January 6, 2020

When does your child need antibiotics?

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When your child is sick—maybe with a cough, sore throat, or earache—you want to help right away. Many illnesses clear up on their own, though, with a little time. For symptoms that seem serious enough to visit a doctor, you or your pediatrician might be thinking about a prescription for antibiotics.

Although antibiotics can help with some illnesses, they have side effects. That’s why Dr. Rita Mangione-Smith, pediatrician and executive director of Kaiser Permanente Washington Health Research Institute, says, “We tell parents, ‘Why expose your child to a drug when you don’t need to? For an illness that gets better on its own, we want to let that recovery happen.’”

Antibiotic risks

Some parents might ask: Why not give my child antibiotics, just in case? The reason is these medicines can lead to short-term problems such as:

  • An upset stomach
  • Diarrhea
  • Yeast diaper rash

Also, giving children antibiotics they don’t need now can add to future problems. These include:

  • Allergies to antibiotics
  • Development of resistant bacteria

Resistant bacteria are those no longer stopped by antibiotics. If a child carries them and they cause an infection, it will be difficult to treat.

Asking questions

Dr. Mangione-Smith has done extensive research on reducing antibiotic overuse among children by improving doctor-parent communication. She suggests talking with your pediatrician to make sure your child gets the right treatment and takes antibiotics only when needed. Here are questions that can help you know what to expect and how to help your child recover.

If your doctor prescribes antibiotics, ask:

  • Are these medicines really necessary?
  • Is it better to “watch and wait”? 

Whether the illness is treated with antibiotics or not, ask:

  • How long is the illness likely to last?
  • What symptoms or signs would mean my child needs to see the doctor again?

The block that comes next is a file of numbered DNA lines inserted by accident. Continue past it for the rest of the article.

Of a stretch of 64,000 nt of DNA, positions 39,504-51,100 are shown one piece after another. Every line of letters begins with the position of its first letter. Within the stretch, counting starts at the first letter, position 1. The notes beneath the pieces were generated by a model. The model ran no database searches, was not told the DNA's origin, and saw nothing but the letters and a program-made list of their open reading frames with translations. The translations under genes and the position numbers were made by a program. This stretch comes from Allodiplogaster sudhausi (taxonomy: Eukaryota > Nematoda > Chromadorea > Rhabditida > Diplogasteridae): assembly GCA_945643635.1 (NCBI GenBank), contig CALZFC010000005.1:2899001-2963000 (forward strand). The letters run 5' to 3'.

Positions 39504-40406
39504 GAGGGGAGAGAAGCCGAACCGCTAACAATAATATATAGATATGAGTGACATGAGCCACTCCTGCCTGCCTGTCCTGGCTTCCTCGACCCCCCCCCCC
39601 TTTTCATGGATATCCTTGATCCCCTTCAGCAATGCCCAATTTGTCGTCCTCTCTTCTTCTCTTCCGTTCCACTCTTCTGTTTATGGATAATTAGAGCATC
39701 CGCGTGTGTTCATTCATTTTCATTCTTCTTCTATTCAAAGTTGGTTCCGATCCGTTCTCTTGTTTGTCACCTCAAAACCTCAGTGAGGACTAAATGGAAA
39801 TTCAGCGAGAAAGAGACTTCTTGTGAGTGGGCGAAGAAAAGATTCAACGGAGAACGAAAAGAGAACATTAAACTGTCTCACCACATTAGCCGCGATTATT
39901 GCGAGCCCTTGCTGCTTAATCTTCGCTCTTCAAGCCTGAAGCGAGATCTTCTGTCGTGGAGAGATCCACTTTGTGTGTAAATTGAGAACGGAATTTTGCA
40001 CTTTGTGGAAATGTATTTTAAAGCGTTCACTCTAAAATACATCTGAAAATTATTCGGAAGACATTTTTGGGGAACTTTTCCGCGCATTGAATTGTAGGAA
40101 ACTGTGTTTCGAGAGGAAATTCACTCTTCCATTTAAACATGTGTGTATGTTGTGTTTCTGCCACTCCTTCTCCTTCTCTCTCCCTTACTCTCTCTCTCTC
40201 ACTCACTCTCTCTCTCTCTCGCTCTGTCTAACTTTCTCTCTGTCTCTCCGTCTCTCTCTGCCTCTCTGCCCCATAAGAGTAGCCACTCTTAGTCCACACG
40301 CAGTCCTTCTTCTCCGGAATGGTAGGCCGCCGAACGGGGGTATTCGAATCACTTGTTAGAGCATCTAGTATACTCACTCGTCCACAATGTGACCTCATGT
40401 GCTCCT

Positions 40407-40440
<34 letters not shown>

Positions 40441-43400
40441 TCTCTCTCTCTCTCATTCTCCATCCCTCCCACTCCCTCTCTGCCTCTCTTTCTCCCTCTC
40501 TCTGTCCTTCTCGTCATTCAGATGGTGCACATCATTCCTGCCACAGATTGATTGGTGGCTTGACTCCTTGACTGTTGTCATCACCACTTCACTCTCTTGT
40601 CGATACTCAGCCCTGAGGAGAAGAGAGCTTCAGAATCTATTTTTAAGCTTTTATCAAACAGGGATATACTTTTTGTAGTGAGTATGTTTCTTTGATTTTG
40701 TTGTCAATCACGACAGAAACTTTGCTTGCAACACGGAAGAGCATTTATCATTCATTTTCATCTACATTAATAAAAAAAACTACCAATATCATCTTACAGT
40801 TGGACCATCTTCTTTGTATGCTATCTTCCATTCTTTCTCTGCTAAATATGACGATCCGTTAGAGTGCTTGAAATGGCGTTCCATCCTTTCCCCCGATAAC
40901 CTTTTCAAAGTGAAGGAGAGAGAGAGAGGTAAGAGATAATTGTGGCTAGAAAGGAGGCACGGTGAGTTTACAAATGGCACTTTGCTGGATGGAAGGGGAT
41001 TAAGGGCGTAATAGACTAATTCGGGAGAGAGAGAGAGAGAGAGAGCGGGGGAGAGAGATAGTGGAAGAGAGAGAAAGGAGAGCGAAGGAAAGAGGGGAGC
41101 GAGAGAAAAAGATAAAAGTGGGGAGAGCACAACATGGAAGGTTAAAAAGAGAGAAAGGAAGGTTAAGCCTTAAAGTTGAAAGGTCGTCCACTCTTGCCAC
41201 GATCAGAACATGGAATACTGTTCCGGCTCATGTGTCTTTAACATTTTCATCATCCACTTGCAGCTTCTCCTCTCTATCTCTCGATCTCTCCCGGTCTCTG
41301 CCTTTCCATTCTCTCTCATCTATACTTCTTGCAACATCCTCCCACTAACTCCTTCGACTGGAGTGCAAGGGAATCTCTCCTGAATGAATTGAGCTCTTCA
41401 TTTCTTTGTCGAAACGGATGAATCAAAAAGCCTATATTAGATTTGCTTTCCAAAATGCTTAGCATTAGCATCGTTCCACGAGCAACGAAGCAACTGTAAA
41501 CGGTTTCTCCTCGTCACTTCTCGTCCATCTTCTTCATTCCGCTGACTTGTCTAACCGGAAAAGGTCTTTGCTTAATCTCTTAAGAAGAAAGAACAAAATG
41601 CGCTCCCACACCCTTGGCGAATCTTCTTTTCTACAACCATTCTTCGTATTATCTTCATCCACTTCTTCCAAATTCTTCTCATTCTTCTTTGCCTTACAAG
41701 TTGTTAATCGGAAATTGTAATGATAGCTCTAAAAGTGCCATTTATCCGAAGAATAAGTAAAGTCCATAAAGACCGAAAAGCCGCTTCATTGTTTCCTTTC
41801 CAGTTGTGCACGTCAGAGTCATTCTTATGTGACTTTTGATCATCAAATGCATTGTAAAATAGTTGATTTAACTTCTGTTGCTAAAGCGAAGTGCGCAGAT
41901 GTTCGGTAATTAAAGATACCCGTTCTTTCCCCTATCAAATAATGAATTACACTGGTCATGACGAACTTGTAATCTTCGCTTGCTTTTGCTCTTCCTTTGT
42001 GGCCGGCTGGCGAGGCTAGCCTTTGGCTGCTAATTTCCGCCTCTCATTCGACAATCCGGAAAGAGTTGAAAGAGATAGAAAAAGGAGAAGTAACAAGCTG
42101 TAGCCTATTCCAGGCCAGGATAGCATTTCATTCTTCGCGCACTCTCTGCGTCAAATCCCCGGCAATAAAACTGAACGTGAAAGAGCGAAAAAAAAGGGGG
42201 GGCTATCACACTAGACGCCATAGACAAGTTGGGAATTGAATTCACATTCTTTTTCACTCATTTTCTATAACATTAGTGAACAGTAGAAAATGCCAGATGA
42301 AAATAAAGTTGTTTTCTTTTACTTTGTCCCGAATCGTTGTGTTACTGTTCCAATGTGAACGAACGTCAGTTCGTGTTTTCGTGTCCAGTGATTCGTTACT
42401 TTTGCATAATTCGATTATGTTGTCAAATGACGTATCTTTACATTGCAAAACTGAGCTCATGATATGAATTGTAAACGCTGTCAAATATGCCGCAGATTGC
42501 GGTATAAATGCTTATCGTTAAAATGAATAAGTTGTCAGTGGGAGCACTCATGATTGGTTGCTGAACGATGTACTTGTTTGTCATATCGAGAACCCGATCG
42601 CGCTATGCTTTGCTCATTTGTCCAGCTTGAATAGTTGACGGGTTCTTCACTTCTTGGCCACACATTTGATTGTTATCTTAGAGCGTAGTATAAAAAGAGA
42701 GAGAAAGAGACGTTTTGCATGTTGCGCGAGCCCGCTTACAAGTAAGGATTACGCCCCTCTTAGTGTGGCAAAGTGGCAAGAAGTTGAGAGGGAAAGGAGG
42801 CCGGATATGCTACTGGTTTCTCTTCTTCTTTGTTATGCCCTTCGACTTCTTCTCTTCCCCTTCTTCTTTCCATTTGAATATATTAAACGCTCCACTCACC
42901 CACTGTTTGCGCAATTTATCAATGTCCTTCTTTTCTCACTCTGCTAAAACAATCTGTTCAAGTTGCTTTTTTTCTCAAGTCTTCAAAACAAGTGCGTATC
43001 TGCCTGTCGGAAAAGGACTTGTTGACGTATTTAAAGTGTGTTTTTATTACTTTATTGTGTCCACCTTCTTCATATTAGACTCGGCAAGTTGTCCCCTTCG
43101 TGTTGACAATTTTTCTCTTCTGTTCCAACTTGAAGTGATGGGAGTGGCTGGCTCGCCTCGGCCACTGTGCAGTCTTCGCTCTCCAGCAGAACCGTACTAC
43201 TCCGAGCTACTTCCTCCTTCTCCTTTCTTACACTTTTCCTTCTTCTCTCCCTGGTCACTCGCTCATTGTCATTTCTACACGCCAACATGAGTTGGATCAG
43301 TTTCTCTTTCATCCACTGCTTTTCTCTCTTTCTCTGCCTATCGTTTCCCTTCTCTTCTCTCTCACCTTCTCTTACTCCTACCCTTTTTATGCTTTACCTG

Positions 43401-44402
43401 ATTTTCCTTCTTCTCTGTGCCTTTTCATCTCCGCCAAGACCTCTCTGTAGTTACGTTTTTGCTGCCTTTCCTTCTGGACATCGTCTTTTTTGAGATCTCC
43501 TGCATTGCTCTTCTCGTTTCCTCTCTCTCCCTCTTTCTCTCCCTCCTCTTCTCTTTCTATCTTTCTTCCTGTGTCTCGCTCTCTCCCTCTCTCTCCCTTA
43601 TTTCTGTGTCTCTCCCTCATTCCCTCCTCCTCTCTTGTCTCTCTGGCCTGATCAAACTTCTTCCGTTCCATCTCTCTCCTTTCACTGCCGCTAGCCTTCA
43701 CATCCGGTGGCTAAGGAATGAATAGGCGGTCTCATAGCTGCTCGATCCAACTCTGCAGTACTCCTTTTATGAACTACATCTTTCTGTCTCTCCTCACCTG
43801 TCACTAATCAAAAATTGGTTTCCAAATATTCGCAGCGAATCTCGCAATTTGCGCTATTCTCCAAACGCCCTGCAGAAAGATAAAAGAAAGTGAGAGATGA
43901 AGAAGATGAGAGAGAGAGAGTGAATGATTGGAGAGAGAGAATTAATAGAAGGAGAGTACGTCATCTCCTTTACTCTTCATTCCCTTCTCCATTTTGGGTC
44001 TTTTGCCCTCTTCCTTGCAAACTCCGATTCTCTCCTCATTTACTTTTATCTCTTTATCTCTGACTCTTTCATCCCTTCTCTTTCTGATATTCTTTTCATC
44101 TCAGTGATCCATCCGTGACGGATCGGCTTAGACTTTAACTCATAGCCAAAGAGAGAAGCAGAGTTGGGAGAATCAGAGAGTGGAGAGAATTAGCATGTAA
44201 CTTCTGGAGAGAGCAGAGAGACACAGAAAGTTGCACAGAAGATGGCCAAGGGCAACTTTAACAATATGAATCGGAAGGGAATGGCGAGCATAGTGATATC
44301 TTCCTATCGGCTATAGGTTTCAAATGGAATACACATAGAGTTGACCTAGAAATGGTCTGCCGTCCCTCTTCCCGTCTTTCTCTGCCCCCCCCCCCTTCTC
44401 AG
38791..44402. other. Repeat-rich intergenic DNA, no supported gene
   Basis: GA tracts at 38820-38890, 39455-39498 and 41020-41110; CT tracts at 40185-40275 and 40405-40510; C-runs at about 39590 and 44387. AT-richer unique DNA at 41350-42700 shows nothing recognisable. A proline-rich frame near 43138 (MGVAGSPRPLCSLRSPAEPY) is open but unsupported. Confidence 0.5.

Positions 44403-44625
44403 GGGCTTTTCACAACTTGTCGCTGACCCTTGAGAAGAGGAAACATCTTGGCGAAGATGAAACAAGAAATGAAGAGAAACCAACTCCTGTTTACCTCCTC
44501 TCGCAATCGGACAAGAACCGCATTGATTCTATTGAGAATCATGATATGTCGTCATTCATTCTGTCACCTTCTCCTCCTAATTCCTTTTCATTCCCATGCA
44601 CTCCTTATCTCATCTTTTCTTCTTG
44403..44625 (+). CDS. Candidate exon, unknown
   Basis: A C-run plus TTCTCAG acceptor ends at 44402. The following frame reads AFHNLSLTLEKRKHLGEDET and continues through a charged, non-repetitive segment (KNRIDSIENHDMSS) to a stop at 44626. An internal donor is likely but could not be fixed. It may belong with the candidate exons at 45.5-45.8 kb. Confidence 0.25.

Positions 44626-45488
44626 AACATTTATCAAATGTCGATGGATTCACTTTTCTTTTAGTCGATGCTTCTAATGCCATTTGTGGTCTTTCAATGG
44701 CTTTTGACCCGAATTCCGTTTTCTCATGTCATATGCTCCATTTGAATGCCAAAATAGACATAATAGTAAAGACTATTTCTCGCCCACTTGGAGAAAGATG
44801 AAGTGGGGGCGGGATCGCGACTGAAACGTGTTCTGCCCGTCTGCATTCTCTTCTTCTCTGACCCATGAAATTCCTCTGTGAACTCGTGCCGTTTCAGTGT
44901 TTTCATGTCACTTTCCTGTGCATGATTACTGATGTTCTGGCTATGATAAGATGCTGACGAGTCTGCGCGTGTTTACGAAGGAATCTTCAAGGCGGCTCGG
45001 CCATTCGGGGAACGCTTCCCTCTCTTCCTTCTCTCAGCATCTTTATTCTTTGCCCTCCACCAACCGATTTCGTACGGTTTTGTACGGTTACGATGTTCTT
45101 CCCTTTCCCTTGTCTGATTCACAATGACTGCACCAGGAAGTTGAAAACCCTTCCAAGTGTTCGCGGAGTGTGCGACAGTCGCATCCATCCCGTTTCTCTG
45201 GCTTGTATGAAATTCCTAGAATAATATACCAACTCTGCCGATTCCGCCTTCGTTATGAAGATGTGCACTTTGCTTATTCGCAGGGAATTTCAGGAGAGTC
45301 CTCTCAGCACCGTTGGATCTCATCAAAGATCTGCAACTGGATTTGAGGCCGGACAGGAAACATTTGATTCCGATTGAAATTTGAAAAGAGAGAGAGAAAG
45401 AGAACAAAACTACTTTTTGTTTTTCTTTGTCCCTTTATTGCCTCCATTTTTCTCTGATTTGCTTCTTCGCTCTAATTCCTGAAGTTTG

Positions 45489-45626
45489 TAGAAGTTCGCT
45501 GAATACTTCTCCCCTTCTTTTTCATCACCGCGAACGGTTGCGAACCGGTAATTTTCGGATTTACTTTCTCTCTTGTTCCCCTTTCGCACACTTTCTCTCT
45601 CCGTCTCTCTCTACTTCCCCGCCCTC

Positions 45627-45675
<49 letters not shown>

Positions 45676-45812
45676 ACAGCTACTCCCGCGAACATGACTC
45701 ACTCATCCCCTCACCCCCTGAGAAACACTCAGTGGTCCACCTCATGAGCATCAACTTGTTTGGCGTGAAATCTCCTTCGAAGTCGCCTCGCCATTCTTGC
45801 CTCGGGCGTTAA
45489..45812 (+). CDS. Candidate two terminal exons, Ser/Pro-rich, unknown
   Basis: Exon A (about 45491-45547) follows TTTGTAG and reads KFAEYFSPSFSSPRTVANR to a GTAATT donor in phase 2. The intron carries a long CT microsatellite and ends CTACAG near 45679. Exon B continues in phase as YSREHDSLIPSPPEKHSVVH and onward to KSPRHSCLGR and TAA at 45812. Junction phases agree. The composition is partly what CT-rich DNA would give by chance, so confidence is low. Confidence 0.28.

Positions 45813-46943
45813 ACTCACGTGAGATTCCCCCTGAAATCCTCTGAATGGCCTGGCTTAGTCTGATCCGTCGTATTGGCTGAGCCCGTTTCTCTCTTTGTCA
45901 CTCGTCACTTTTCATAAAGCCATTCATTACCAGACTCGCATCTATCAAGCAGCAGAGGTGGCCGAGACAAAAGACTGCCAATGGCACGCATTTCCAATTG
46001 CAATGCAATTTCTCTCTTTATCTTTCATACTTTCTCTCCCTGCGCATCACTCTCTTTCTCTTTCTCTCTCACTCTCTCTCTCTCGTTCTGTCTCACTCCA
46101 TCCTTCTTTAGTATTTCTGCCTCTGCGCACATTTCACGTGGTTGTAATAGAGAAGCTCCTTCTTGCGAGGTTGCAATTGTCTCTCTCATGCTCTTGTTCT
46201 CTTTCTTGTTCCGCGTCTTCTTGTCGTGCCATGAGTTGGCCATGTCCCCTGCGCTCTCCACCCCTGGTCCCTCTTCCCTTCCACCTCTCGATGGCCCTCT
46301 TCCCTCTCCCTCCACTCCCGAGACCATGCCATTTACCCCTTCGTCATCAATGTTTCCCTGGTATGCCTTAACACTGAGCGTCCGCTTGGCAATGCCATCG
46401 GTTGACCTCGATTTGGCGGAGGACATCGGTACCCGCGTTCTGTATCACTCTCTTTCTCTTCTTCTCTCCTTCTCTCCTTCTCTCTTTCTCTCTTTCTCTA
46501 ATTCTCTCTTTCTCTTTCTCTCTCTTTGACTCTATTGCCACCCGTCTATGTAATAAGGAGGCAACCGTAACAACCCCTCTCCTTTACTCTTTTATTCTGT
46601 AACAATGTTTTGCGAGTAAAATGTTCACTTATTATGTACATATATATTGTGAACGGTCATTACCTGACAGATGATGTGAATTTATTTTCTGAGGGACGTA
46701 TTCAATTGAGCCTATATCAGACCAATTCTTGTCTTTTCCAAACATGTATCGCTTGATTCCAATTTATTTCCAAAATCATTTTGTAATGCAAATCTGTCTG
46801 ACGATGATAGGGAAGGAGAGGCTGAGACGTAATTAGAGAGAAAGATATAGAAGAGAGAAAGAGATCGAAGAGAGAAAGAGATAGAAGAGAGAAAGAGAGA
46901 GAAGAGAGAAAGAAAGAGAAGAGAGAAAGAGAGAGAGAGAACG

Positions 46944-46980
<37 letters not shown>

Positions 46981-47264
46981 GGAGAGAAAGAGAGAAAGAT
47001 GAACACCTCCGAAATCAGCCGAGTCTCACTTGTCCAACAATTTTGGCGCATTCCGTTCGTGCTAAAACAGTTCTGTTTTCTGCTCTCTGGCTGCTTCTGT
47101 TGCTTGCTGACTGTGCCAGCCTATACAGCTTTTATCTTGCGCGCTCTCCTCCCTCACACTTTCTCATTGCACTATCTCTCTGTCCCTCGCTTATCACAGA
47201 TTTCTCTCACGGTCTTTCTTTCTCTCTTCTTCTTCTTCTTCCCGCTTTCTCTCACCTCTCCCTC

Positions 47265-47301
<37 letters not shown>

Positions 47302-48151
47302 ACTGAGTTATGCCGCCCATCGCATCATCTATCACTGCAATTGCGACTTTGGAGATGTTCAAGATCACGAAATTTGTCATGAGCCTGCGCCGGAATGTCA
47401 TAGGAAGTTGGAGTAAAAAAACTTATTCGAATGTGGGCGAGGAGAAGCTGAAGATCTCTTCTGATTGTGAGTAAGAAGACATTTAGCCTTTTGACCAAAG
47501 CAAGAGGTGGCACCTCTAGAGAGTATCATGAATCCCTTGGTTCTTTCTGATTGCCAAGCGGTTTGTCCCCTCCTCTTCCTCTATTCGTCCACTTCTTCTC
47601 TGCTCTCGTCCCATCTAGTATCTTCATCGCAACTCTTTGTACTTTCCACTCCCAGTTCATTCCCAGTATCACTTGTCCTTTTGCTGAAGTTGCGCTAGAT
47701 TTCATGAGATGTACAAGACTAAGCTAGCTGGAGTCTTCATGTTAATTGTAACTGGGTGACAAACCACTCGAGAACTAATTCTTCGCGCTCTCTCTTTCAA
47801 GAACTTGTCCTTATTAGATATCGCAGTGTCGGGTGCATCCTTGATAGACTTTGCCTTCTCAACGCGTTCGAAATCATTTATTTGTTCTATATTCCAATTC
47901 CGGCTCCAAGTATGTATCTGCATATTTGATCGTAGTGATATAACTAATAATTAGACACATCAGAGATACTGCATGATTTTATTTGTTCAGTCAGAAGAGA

• What can I do now to ease the symptoms?
     

Relieving symptoms

A few simple treatments might help your child feel better, says Dr. Mangione-Smith. They include:

  • To ease a cough, older children can have a little honey. Babies should not get honey until they are older than 1 year, though.
  • For a cold, a humidifier might relieve some symptoms. In bed, raising your child’s head with an extra pillow might help with a stuffy nose or congestion.
  • For fever or pain, consider children’s ibuprofen or acetaminophen (but not aspirin unless advised by a doctor). And Dr. Mangione-Smith notes that the American Academy of Pediatrics says that over-the-counter cough and cold medicines should not be given to children under the age of 4.


Being informed

To help your family stay healthy, keep up-to-date on the latest information about when to use and when not to use antibiotics. Here are some resources:

KPWHRI In the Media

Preventing antibiotic resistance

How do I know if my kid needs antibiotics?

New York Times, Nov 15, 2019

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What drives Dr. Rita Mangione-Smith?

In this Q&A, Kaiser Permanente Washington’s new top researcher describes her passion for quality improvement, strategic planning, and evening aperitivo.